Some of the challenges that Strow sees on the horizon for county residents are issues Shelton also feels strongly about. Strow said he wants to maintain an appropriate level of service for residents while keeping taxes reasonable.

“People are feeling the pinch of property taxes,” Strow said. “It’s important to keep taxes as low as possible while keeping the quality of life people expect.”

As a South End politician, he is well aware of the passionate voters on both ends of the political spectrum.

“I’ve grown out of the political landscape of South Whidbey,” Strow said.

“I’m a bit greener than most Republicans, but I’m a die-hard fiscal conservative. I really don’t think it’s about one side vs. the other, but listening to everybody,” he added.

The son of Island County’s District Court Judge Peter Strow, his roots on Whidbey stretch back to his teenage years when he attended Oak Harbor schools.

In 1994, Strow joined the congressional staff on Congressman Jack Metcalf, and was a transition advisor before becoming deputy chief of staff. He served as the senior aide for Metcalf for five years in Washington, D.C.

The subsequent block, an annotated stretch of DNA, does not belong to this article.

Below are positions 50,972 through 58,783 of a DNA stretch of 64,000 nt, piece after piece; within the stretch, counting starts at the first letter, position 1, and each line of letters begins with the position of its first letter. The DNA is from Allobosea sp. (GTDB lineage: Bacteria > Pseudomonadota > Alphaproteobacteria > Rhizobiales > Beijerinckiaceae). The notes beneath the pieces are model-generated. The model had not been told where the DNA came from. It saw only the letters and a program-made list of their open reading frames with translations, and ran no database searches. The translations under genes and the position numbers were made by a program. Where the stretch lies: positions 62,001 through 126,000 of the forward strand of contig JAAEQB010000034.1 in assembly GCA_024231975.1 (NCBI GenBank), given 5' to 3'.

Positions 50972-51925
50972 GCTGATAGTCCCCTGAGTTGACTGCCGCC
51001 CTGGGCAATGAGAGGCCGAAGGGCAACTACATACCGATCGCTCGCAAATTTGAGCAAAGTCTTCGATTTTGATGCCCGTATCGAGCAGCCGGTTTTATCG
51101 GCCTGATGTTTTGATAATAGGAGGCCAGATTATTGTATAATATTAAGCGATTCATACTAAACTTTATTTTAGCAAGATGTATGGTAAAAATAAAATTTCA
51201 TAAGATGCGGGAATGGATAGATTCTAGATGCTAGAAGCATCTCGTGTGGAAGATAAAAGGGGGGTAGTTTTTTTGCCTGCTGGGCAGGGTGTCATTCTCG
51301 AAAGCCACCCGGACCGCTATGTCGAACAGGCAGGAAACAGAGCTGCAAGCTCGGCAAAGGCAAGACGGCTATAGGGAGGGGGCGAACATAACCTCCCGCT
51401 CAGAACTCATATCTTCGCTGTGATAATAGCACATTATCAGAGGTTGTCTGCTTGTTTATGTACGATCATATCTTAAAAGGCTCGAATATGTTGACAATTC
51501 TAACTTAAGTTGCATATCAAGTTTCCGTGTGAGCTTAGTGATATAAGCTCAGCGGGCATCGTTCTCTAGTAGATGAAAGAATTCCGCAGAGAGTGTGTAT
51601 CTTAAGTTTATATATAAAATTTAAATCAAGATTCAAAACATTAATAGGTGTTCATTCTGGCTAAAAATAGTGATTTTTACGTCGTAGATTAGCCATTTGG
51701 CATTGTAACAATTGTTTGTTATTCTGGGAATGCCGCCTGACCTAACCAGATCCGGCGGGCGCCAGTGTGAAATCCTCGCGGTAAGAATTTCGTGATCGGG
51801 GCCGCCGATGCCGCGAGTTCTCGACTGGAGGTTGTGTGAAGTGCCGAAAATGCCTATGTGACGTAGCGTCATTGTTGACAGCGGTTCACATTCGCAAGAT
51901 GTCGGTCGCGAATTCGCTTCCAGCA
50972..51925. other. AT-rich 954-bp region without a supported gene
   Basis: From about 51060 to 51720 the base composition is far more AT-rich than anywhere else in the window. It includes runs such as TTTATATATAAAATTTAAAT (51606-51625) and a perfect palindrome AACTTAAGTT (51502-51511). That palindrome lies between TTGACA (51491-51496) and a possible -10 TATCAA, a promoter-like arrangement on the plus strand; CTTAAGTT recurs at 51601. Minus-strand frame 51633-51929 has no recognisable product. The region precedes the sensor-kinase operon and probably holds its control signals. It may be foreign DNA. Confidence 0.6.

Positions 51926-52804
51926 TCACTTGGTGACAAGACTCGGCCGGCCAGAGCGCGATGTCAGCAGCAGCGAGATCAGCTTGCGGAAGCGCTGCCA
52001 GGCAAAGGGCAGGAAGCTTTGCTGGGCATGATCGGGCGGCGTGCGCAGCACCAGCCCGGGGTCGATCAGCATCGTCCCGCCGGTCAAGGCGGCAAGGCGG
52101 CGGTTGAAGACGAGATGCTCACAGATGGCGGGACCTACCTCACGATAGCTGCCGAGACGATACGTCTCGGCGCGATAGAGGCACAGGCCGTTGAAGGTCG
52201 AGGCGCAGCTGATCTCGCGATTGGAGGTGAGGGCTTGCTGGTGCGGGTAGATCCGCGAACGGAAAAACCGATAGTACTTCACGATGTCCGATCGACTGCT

He was elected to his first term in the state House of Representatives in 2004 and was reelected to a second term in 2006.

Sinclair also wants the job

Sinclair, the county auditor, also wants the job.

“I plan to seek the appointment,” Sinclair said Monday, adding that she will submit a letter of interest to the Republican Central Committee.

With 10 years as the auditor and two years in the public works department, Sinclair comes with lots of county government experience.

She was first elected auditor in November 1997, and has been re-elected twice. At the time she was elected, Sinclair was the accounting supervisor in the county’s public works department.

“People are looking to continue the trend to professionalizing our systems here,” Sinclair said. “I want to continue that.”